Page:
Provincial health officials say they’re hoping to flatten a sharp spike in daily new COVID-19 cases in B.C.’s Central Okanagan region.
For the past week, the Interior Health region has seen a dramatic rise in case counts, which prompted B.C.’s top health officials to hold a press conference on Wednesday.
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Provincial health officer Dr. Bonnie Henry, Health Minister Adrian Dix and Interior Health interim chief medical health officer Dr. Sue Pollock declared an outbreak for the Central Okanagan.
This includes Kelowna, West Kelowna, Westbank First Nation, Peachland, Lake Country and local electoral areas.
“The increase has spread out,” Henry said, adding the cases are seen mostly in young people.
“Over 50 per cent of the cases, as the minister pointed out, have been in this area.”
Officials noted there have been 240 cases in the region during the past week, and that the vast majority involve those who haven’t been immunized or only partially immunized.
Henry said the province no longer needs to take broad sector societal measures, but some measures are needed.
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The Central Okanagan restrictions include:
“We are seeing this mostly in young people and we know they have had less access to the vaccine. We are seeing transmission in the Delta variant which we know is more transmissible,” Henry said.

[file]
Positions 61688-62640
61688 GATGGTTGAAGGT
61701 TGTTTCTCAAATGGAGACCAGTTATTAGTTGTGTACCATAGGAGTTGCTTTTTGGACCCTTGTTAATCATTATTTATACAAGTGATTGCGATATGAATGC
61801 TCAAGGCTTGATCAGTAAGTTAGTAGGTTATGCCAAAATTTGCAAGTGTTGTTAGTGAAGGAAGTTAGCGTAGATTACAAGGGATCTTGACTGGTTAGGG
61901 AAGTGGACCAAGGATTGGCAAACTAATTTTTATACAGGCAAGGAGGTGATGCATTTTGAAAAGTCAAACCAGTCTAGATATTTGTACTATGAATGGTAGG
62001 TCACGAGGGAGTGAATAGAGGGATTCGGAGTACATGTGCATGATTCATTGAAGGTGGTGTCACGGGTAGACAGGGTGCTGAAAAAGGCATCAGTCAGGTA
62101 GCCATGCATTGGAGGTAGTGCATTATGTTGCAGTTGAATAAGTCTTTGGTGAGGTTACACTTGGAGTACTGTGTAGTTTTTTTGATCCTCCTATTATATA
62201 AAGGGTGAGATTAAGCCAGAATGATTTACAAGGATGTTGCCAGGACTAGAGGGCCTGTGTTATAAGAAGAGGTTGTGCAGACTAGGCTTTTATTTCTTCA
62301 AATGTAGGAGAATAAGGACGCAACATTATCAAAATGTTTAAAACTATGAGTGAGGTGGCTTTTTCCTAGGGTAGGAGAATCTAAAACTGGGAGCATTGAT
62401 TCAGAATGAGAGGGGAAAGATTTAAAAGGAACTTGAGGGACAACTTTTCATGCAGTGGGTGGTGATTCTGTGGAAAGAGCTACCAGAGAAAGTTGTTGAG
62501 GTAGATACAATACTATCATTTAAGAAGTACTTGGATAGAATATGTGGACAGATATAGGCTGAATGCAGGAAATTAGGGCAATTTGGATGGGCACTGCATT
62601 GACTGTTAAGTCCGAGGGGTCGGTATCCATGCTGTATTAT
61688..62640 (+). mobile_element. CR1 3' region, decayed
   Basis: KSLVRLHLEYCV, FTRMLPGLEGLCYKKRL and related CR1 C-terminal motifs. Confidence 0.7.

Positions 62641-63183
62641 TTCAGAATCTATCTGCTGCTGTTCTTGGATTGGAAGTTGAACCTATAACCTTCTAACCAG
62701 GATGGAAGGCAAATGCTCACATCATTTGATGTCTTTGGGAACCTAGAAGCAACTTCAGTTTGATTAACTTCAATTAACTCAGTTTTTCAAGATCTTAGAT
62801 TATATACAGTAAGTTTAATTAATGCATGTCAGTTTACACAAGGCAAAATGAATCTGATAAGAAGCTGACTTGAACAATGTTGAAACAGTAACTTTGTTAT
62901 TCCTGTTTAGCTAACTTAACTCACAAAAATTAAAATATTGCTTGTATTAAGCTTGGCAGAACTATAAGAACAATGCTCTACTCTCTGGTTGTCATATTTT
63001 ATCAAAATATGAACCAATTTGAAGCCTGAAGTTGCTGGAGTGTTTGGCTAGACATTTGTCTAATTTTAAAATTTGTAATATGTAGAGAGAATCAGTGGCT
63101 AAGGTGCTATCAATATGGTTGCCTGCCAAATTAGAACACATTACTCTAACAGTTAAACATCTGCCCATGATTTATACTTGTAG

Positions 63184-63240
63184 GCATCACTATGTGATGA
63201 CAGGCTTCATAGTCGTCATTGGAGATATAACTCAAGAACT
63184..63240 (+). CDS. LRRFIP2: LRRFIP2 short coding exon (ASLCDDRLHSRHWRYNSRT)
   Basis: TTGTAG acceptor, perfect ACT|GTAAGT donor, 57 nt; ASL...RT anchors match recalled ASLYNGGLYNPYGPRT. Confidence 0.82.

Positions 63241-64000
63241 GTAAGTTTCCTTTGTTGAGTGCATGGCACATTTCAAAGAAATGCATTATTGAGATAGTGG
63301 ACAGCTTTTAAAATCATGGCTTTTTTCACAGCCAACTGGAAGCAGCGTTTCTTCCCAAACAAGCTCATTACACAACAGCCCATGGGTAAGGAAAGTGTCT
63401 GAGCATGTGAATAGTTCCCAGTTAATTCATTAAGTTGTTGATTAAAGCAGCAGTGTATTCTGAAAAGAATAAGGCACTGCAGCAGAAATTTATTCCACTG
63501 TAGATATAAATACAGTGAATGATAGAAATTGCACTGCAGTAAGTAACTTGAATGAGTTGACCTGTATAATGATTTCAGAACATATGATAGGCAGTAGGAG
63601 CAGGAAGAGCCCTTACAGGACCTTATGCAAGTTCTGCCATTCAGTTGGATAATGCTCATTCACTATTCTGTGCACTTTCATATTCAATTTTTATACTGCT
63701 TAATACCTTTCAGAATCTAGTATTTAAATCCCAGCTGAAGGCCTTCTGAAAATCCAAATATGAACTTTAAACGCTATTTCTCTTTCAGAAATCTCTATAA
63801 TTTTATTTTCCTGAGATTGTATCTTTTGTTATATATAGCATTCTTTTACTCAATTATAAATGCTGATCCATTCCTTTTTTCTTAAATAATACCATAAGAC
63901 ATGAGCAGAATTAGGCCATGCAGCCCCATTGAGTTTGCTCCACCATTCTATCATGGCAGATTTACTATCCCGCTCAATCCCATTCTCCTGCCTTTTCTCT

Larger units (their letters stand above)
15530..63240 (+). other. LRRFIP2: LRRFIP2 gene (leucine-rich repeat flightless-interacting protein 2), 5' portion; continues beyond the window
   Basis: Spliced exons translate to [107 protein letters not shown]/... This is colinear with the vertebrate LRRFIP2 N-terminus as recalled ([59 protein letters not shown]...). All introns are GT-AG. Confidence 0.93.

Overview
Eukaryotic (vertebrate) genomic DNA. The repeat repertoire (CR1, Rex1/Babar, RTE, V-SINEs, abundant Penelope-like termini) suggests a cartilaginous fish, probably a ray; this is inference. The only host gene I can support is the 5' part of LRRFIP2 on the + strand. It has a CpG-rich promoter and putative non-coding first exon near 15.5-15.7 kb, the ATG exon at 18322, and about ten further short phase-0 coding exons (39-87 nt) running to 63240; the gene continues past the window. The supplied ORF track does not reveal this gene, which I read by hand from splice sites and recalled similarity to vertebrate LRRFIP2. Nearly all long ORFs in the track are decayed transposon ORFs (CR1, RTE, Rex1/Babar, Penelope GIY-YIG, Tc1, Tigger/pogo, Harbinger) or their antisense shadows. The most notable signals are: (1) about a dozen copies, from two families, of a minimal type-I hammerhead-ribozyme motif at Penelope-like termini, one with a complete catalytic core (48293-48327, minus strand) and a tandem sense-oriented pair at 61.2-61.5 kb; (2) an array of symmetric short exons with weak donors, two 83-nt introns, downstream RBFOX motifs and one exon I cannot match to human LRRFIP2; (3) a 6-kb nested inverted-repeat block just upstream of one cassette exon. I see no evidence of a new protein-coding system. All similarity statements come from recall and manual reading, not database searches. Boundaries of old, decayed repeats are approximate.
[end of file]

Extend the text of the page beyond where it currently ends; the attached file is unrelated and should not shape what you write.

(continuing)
“We still need to take measures in those areas where we are seeing higher levels of transmission. Where we are seeing transmission is in pockets of people who are not immunized or under-immunized.”
Henry also said, “taking these additional measures will help us get control as quickly as possible.”
She also called it a “localized approach,” adding they hope to “see a rapid decrease in cases and get our immunization numbers up.”
Dix added they are seeing “significant transmission in the Central Okanagan health area at multiple sites. We are taking some action to deal with that.”
He continued, saying “we need to increase immunization levels everywhere in B.C.”
A graph showing the number of cases within Interior Health (yellow) as compared to other health regions in B.C.On Tuesday, Henry alluded to the possibility of putting in regional restrictions to manage the rising cases in the Kelowna area and the entire Interior Health region.
“I don’t see us having to go back to the same across-the-board restrictions that we had in place even a few months ago, in March and April and May,” Henry told Global News. “But I do see that it’ll be individual level, local things will have to happen.”
As of Tuesday, there were 412 active COVID-19 cases in Interior Health, more than double the 196 in Fraser Health, which has the second-highest number of active cases in the province.
The surge in cases in B.C.’s Interior is being driven by young people who are unvaccinated. The majority of the new cases are linked to those in their 20s and 30s.
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The positivity rate has soared in Interior Health, up to 6.8 per cent from 2.7 per cent a week ago.
The outbreaks are being driven by the Delta variant and are connected to indoor, social gatherings.
— With files from Jon Azpiri